I was sitting Tuesday afternoon at a Starbucks answering email and doing some other work and every few seconds someone at a table near me would shout, “Peel.”

This would be disconcerting to many, I suppose, but to us initiates, it was musical. Bananagrams was in the building.

A year and a half ago, our friend Robin at Funtoysia, a store I should never approach without surrendering my credit card to someone wise and trustworthy, recommended a new game called Bananagrams. Being a sucker for games and trusting her recommendations, I laid down one of my best spent $14.95 ever. This has become a Greenwald family favorite game.

Shortly thereafter, we took it with us on a visit to family in Cincinnati, and for hours on New Year’s Day there was a continuous game being played at my sister’s family room table.

Bananagrams is a word game played with Scrabble-like tiles. The object is to take a set number of tiles and create interlocking words, much like would occur on a Scrabble board, except that every player is creating his own ‘board’. The winner is the one who uses the last available tile. If you can spell, you can play.

It’s most endearing feature is its banana shaped package. It’s pure marketing genius.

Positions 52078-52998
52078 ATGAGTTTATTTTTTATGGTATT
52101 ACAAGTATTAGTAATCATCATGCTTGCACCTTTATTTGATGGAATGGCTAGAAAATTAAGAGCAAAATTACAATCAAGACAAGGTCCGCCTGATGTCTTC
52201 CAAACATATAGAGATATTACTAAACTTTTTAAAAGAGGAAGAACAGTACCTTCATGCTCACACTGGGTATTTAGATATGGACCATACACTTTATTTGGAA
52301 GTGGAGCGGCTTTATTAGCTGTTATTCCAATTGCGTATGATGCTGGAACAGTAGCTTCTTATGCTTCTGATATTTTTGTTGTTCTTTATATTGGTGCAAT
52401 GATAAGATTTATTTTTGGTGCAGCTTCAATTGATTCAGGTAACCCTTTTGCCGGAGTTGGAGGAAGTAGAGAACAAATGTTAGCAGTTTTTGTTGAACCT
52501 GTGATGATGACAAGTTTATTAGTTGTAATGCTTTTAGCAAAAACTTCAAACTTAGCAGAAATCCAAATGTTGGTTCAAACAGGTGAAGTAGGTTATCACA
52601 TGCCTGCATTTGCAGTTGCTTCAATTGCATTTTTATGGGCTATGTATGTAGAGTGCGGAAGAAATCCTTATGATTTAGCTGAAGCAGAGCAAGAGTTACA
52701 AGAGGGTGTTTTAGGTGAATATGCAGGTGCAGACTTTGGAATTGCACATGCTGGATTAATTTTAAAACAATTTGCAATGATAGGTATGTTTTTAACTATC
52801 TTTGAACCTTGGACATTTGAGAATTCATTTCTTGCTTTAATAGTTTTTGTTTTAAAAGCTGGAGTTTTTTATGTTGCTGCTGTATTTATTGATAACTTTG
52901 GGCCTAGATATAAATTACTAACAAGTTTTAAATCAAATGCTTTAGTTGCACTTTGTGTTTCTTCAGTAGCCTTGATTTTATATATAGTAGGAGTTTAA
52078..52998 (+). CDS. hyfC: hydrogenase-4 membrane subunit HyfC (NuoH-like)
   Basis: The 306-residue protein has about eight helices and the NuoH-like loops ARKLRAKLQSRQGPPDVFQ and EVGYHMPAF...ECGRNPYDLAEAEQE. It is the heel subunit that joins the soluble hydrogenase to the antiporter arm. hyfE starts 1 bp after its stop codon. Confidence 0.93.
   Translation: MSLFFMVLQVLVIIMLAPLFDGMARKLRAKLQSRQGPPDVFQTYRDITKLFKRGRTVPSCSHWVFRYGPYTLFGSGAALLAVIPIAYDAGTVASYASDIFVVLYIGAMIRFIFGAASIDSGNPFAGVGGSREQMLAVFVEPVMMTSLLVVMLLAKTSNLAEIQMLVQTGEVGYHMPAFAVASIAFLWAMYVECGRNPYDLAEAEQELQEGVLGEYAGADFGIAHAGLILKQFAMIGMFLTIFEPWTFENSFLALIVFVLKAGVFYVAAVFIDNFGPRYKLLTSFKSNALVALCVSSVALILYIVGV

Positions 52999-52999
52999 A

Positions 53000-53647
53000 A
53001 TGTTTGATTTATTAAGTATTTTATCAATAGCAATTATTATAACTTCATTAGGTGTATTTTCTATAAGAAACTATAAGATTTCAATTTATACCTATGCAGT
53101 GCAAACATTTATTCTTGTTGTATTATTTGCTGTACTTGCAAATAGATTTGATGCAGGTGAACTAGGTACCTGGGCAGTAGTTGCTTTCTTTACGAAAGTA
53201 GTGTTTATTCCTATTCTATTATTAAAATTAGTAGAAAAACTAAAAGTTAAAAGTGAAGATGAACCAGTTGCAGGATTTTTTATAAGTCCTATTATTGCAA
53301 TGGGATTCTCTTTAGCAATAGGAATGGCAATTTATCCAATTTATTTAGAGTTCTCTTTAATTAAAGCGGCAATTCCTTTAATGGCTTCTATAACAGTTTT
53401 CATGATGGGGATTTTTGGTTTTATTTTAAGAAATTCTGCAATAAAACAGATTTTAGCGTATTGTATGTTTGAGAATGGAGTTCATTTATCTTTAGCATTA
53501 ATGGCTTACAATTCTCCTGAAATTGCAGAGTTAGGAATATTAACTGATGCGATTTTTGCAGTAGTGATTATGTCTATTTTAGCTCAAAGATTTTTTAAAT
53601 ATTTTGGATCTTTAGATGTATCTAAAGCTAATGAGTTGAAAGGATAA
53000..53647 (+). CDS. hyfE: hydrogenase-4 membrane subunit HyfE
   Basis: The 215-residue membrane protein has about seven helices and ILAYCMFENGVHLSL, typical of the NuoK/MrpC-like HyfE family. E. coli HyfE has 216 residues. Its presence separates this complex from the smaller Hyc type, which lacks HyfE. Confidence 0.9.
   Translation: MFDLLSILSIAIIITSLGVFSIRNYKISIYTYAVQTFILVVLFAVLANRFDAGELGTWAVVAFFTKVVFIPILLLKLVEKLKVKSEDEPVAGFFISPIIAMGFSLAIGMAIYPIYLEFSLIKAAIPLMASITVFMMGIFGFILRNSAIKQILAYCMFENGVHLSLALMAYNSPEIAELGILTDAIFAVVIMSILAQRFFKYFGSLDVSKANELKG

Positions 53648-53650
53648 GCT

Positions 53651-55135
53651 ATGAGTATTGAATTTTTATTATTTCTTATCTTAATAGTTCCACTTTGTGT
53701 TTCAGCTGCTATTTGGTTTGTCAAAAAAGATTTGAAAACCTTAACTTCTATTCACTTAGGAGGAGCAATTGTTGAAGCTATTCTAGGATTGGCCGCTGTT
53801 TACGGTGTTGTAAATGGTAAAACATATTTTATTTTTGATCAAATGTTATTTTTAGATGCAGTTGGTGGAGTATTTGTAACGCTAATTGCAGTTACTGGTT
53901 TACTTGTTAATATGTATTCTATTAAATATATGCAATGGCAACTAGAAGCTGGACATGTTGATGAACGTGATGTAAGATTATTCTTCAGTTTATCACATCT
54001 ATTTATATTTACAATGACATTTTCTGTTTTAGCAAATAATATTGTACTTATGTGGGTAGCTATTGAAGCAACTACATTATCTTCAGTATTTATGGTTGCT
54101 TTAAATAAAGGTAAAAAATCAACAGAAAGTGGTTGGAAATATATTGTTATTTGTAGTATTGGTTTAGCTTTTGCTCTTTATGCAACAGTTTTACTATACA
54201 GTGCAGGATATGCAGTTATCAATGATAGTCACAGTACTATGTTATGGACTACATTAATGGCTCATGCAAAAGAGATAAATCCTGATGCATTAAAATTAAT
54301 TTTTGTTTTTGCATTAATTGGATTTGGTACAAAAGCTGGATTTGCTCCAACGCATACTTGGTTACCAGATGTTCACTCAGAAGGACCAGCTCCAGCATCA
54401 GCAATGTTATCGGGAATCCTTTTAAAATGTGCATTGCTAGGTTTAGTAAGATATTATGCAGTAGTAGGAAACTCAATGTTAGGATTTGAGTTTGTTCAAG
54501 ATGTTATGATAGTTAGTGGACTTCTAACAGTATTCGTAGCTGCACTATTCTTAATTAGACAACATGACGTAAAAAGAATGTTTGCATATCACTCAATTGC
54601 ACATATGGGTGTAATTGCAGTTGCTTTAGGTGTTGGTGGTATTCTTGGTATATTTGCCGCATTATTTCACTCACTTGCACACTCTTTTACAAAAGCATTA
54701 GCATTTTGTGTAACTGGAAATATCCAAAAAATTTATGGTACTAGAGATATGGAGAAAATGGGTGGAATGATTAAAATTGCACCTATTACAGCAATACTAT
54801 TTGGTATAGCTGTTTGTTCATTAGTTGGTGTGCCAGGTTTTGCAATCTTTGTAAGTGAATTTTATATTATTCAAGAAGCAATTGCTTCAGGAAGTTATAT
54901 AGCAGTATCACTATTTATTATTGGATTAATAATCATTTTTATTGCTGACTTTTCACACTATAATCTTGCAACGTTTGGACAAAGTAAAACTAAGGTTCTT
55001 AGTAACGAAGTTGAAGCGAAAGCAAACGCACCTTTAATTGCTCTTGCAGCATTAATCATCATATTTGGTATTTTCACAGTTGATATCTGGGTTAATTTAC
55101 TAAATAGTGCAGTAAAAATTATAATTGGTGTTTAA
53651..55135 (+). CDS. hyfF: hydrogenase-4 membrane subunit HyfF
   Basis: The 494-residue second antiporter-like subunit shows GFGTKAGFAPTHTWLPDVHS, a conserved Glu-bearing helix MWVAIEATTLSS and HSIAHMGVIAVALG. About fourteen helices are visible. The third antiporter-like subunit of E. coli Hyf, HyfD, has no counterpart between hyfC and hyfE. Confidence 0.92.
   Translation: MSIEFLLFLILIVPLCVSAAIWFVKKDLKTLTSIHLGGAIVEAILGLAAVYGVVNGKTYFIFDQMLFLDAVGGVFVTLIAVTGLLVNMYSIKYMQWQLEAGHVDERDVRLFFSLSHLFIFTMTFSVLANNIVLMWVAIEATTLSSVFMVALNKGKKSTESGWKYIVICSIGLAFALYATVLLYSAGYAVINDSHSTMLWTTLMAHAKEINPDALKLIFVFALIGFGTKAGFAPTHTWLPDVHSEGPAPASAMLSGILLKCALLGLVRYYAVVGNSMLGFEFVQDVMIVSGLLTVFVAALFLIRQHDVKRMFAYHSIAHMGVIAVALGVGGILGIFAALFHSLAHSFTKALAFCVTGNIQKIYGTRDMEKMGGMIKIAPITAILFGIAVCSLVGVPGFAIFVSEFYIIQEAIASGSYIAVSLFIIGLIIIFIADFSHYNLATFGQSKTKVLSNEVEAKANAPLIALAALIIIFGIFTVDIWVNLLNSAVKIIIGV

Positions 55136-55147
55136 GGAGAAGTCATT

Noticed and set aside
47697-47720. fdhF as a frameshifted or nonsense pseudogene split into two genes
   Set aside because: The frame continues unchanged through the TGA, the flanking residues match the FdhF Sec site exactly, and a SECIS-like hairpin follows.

We’ve found that it can even be a multilingual game. My son-in-law speaks very little English. So, when he’s played with us, we simply allow him to create his words in Spanish. (I believe, though, that he cheats – using words from two languages at once just is not playing fair.)

Bananagrams is $14.95 wherever you buy it. So I suggest that those in the Bradenton-Sarasota area find their way to Funtoysia and pick it up there. Tell them ‘Randy’ sent you and they’ll, well, they won’t do anything, really. But tell them anyway!

Oh – what does ‘peel’ mean? Buy the game and you’ll find out. Or ask the next guy you see playing it at Starbucks.

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Where did the game originate? Ask CNN.

Embedded video from CNN Video

3 thoughts on “"Peel"

  1. Adria

    I take issue, I believe the family would let you use all the words from another language that you could… Plus the reason Gama can use from two different languages is because he speaks more then a “very little” english. He speaks enough to communicate, and enough to be the boss of the landscaping team, directing and instructing what needs to be done completely in english.

  2. TulipGirl

    Gus and Adri introduced us to Bananagrams, and we bought it and brought it to a family reunion in Colorado. They all adored it — especially since much of the family is word-oriented, and it was a game that could involve the kids and adults. Unfortunately, my hyper-competitive aunt (the one no one will play scrabble with anymore) dominated the bananagram table after awhile. . .

  3. Randy Greenwald

    Whew. Never attack Adria’s man – ESPECIALLY when she is pregnant! You know, of course, that I was teasing about the cheating. The ‘very little English’ comment was way exaggerated, and I’m very sorry about that. “Very little’ better explains my Spanish!

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